Eight years to the month after the original SCARWARS event was held in Philadelphia, Ron Garza brought together some of Europe’s best scarification artists for his inaugural SCARCon event in London, England. I had officially retired from hosting the SW events so I was pleased when Ron decided to carry on with the concept- this time moving it to the UK and inviting new artists to work in a collaborative environment.

It wasn’t much of a stretch to continue in the footsteps of the groundwork that had already been laid by Shawn’s events, but adding international artist and bring all of us together again to share ideas, techniques, tips and tricks once again. This time with some new blood! -RON GARZA, Bizarre Magazine

 

The artists from SCARCon came from Norway, the US, Hungary, the UK and Italy- which is where Brenno Alberti (pictured here) plies his trade. One of the most common questions we get about scarification is ‘does it hurt’- the look on the clients face may help answer that.

The Key to my Heart: Bruno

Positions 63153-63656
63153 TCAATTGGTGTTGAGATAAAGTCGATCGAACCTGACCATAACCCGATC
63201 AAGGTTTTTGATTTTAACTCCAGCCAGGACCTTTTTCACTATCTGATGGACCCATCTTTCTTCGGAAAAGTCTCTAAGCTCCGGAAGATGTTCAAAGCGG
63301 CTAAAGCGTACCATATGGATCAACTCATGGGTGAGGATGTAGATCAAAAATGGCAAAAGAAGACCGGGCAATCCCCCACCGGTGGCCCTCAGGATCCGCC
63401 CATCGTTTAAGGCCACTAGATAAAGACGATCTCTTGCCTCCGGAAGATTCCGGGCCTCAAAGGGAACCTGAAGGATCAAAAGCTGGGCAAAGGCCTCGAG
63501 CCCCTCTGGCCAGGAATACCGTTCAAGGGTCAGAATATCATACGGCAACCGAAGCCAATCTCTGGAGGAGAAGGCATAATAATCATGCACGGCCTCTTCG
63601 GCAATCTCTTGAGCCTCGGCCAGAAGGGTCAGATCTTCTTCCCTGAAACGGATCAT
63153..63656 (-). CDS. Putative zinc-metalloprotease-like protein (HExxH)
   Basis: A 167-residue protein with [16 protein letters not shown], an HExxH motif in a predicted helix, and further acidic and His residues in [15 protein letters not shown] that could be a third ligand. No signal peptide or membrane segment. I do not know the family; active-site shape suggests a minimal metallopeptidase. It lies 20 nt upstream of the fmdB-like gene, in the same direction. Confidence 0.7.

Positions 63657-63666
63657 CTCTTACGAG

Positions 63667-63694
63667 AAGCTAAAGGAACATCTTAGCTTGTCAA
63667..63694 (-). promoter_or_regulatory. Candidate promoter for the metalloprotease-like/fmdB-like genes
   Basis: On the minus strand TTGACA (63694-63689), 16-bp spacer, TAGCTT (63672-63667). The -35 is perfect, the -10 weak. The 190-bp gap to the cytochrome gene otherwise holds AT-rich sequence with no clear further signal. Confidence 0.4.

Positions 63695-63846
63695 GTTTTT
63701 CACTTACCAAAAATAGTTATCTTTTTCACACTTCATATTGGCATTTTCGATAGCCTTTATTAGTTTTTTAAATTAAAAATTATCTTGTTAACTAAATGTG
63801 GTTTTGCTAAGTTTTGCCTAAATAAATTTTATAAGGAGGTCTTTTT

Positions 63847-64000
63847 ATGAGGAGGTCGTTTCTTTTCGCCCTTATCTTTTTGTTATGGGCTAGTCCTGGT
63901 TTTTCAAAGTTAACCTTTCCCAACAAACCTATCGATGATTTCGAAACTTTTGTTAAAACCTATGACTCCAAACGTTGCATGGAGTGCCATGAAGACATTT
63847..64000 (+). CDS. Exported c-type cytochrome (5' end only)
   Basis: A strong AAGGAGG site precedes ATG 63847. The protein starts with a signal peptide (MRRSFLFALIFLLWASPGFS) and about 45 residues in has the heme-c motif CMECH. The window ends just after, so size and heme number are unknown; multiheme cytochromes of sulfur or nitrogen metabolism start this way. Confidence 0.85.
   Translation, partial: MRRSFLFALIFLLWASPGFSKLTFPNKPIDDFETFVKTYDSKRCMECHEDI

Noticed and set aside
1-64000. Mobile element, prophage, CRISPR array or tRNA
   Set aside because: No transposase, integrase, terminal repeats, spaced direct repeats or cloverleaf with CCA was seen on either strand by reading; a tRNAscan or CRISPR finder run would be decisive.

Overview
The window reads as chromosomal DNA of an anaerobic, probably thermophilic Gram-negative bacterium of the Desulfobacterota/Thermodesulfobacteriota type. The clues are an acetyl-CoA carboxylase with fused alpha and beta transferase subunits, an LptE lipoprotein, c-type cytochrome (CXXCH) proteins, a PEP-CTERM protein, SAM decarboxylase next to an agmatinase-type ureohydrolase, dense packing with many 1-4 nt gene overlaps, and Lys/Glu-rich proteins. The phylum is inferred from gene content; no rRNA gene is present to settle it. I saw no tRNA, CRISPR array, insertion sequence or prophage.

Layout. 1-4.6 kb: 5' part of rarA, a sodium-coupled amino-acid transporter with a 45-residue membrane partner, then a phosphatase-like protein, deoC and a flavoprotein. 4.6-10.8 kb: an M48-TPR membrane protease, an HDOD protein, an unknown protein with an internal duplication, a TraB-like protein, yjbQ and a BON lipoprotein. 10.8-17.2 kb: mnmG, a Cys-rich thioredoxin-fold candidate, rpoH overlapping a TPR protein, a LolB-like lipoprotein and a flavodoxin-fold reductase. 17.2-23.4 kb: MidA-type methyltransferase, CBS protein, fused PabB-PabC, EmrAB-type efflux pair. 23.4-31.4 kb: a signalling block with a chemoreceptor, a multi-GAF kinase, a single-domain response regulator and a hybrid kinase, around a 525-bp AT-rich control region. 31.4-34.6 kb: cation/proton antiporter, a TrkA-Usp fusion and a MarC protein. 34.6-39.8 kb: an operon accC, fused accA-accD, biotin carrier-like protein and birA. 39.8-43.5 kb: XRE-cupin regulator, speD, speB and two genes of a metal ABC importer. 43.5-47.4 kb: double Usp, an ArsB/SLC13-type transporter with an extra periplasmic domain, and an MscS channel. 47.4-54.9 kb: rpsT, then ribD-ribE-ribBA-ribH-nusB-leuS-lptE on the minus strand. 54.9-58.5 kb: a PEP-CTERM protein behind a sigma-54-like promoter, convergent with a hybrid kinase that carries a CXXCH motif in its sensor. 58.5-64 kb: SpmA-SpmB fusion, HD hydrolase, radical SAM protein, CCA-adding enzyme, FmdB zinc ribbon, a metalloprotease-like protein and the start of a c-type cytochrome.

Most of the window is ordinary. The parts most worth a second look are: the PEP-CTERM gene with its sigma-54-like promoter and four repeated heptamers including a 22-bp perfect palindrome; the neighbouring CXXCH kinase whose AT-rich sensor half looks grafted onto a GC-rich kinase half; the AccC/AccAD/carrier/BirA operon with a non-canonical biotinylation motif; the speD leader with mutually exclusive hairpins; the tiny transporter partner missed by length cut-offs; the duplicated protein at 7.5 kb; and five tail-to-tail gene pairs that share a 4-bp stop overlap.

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It’s almost Valentine’s Day!
While not as gaudy as Christmas, as spooky as Halloween or quite to the level of Easter’s candy excesses Valentine’s Day is still one of my favorite holidays. Probably because I like getting cards. And flowers.

And while he’s never officially said it, I’d like to think that Bruno would be my Valentine, if I asked. You can see more of his modification work on his tumblr feed here: BrunoBMA.

RGC: Strike Branding

Another contribution from Ron Garza’s video collection, this clip features Ron performing a strike branding on a client’s neck. The popularity of strike branding- applying heated metal to the skin to burn the tissue and form a controlled scar- has waned in the years since the introduction of more predictable forms of scarification like ESU branding and cutting with flesh removal.

You can find out more about Ron via his website.

This video is dated somewhere between 1995-1997.

Ready to Wear: Scarwars 1

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Over the years we made so many event t-shirts that it’s hard to pick a favorite- but if I absolutely had to choose I’d probably go with this Dave Gilstrap design from the first Scarwars in Philadelphia, PA May of 2005.

These were originally made available for pre-order to help generate funds (and interest) for the event and quickly sold out long before we made the first cutting at Scarwars. This was the only design I ever broke my ‘one and done’ promise for with a second printing made available the following year for Scarwars 2, this time featuring an added orange screen for the flame/phoenix.